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California District Court Finds Temporary Diminution in Property Value Sufficient to Withstand Summary Judgment on Common Law Claims

In 2015, a pipeline in Santa Barbara County, California ruptured and leaked oil, some of which made its way to the ocean and eventually washed up on local beaches. A class of plaintiffs brought an action in federal district court against defendants Plains All American Pipeline, L.P., and Plains Pipeline L.P. (“Plains”) for claims of statutory violations, negligence, public nuisance, continuing private nuisance, nuisance per se, and trespass. In response, Plains filed a motion for summary judgment which sought to have the claims of the Property Subclass plaintiffs dismissed, primarily on the basis that the harm caused by the oil spill was a “temporary diminution in property value,” and not recoverable as a matter of law.

Last week, Judge Gutierrez of the District Court for the Central District of California issued an order denying most of the defendants’ motion for summary judgment, thereby allowing the litigation to continue. See Keith Andrews et al v. Plains All American Pipeline, L.P. et al., CV 15-4113 PSG (JEMx) (Mar. 17, 2020). The court held that several of plaintiffs’ claims contained genuine issues of material fact that should be brought before a jury, and that it could not rule as a matter of law that plaintiffs had not suffered harm. The claims which merited the most analysis in the order were the common law property claims, i.e.: negligence, nuisance, and trespass.

The court divided the Property Subclass plaintiffs into two categories for its analysis: the Oiled Properties (properties that abut the mean high tide line and have some private beach on their property); and the Unoiled Properties (properties that do not abut the mean high tide line, but do front the beach). Interestingly, for the most part, the court analyzed the two groups in the same way, only making a real distinction between the two for the trespass claim. Plaintiffs conceded that the Unoiled Properties did not have a cognizable trespass claim because there was no physical invasion of their property by the oil, so the Unoiled Properties’ part of that claim was dismissed.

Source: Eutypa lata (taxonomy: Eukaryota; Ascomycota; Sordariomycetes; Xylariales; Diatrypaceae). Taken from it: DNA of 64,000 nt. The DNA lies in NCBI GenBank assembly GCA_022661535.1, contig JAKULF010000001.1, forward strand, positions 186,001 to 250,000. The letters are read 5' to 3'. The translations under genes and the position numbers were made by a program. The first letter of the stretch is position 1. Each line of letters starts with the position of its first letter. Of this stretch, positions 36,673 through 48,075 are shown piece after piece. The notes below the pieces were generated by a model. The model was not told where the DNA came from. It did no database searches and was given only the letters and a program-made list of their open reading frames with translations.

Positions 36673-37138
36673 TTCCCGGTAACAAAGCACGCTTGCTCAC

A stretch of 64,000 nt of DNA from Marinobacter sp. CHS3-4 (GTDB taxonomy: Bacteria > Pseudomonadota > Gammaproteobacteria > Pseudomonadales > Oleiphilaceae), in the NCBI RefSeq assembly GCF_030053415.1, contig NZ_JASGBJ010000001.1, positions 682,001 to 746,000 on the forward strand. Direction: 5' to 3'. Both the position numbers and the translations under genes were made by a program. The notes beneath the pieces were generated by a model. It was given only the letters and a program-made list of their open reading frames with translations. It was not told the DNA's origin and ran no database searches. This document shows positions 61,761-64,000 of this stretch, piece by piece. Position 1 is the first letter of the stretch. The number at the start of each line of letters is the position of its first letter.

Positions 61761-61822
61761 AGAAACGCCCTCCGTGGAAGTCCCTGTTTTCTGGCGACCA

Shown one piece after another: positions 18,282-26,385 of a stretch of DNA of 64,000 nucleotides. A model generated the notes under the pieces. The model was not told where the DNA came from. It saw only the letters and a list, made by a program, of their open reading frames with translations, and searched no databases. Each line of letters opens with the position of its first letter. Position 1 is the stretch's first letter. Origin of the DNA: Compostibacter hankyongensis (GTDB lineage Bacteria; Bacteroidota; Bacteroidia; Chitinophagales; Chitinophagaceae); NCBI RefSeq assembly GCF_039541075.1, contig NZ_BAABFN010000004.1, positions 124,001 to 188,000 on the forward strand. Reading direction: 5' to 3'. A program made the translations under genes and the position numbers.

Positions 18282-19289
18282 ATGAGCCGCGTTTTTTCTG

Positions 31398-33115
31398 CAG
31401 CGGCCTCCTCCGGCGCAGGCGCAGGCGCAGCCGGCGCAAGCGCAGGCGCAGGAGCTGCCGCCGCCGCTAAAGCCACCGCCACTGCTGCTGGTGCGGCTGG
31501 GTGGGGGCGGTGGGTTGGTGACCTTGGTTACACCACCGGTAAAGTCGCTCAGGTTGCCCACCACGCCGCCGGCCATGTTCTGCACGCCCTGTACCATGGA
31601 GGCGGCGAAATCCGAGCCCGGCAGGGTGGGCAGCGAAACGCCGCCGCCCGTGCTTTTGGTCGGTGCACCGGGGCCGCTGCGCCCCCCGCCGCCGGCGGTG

In its argument against plaintiffs’ continuing nuisance claim, Plains argued that the plaintiffs could not recover for the “temporary, abatable” nuisance of having oil on their beach where the “value of the premium would be restored once the beach was no longer affected.” Id. at 9. Plaintiffs’ expert countered, however, that under his methodology, the lost rental value for the period the beach was contaminated is discrete and recoverable. Plaintiffs’ expert explained his calculation as follows: “[t]he lost value of the premium paid for [beach] amenities can be calculated as the unimpaired rental rate of the subject property, less the rental rate of an otherwise similar property without the beach proximity (i.e., a property that lacks those amenities) – over the period where this valuable amenity was effectively lost.” Id. (alterations in original, internal quotations omitted). The court held that this theory of damages was enough to bring before a jury, writing that it could not “conclude that Plaintiffs’ measure of damages for their continuing nuisance claim is invalid as a matter of law based on this argument.” Id.

In terms of the private nuisance claim, Plains put forth the argument that oil on the beach is analogous to a barrier at the end of a road that blocked private access to the beach but did not block public access to the beach, which has been held in California to not constitute a private nuisance (because the homeowners in that case could still get to the beach via a public walkway). The court did not view the issue in the same way, and again sided with the plaintiffs, noting, “the Court cannot conclude that no triable issue exists as to whether the characteristics of toxic oil on beaches adjacent to private property could not interfere with the use and enjoyment of beachfront private property.” Id. at 7.